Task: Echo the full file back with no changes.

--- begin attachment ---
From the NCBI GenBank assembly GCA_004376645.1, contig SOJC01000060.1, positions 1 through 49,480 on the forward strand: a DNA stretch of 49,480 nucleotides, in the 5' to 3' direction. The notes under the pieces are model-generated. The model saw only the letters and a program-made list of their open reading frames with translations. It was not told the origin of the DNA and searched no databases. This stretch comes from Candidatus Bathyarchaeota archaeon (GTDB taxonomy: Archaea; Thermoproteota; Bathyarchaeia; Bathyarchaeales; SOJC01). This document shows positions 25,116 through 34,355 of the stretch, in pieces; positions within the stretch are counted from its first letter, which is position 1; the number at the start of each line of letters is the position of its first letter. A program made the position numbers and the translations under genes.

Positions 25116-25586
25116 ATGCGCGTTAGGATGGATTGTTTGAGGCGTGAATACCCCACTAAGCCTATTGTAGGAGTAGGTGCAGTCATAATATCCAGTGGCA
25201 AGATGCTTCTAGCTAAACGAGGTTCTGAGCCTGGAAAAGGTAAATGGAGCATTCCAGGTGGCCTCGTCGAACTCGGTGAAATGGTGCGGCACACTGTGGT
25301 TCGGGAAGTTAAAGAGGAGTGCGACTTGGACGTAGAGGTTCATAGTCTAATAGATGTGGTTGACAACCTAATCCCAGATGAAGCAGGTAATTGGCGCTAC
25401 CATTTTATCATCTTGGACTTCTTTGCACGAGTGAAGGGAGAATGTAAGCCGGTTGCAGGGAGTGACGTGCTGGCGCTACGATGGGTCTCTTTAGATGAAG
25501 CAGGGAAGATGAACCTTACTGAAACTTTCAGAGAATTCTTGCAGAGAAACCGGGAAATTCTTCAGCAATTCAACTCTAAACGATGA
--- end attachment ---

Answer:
From the NCBI GenBank assembly GCA_004376645.1, contig SOJC01000060.1, positions 1 through 49,480 on the forward strand: a DNA stretch of 49,480 nucleotides, in the 5' to 3' direction. The notes under the pieces are model-generated. The model saw only the letters and a program-made list of their open reading frames with translations. It was not told the origin of the DNA and searched no databases. This stretch comes from Candidatus Bathyarchaeota archaeon (GTDB taxonomy: Archaea; Thermoproteota; Bathyarchaeia; Bathyarchaeales; SOJC01). This document shows positions 25,116 through 34,355 of the stretch, in pieces; positions within the stretch are counted from its first letter, which is position 1; the number at the start of each line of letters is the position of its first letter. A program made the position numbers and the translations under genes.

Positions 25116-25586
25116 ATGCGCGTTAGGATGGATTGTTTGAGGCGTGAATACCCCACTAAGCCTATTGTAGGAGTAGGTGCAGTCATAATATCCAGTGGCA
25201 AGATGCTTCTAGCTAAACGAGGTTCTGAGCCTGGAAAAGGTAAATGGAGCATTCCAGGTGGCCTCGTCGAACTCGGTGAAATGGTGCGGCACACTGTGGT
25301 TCGGGAAGTTAAAGAGGAGTGCGACTTGGACGTAGAGGTTCATAGTCTAATAGATGTGGTTGACAACCTAATCCCAGATGAAGCAGGTAATTGGCGCTAC
25401 CATTTTATCATCTTGGACTTCTTTGCACGAGTGAAGGGAGAATGTAAGCCGGTTGCAGGGAGTGACGTGCTGGCGCTACGATGGGTCTCTTTAGATGAAG
25501 CAGGGAAGATGAACCTTACTGAAACTTTCAGAGAATTCTTGCAGAGAAACCGGGAAATTCTTCAGCAATTCAACTCTAAACGATGA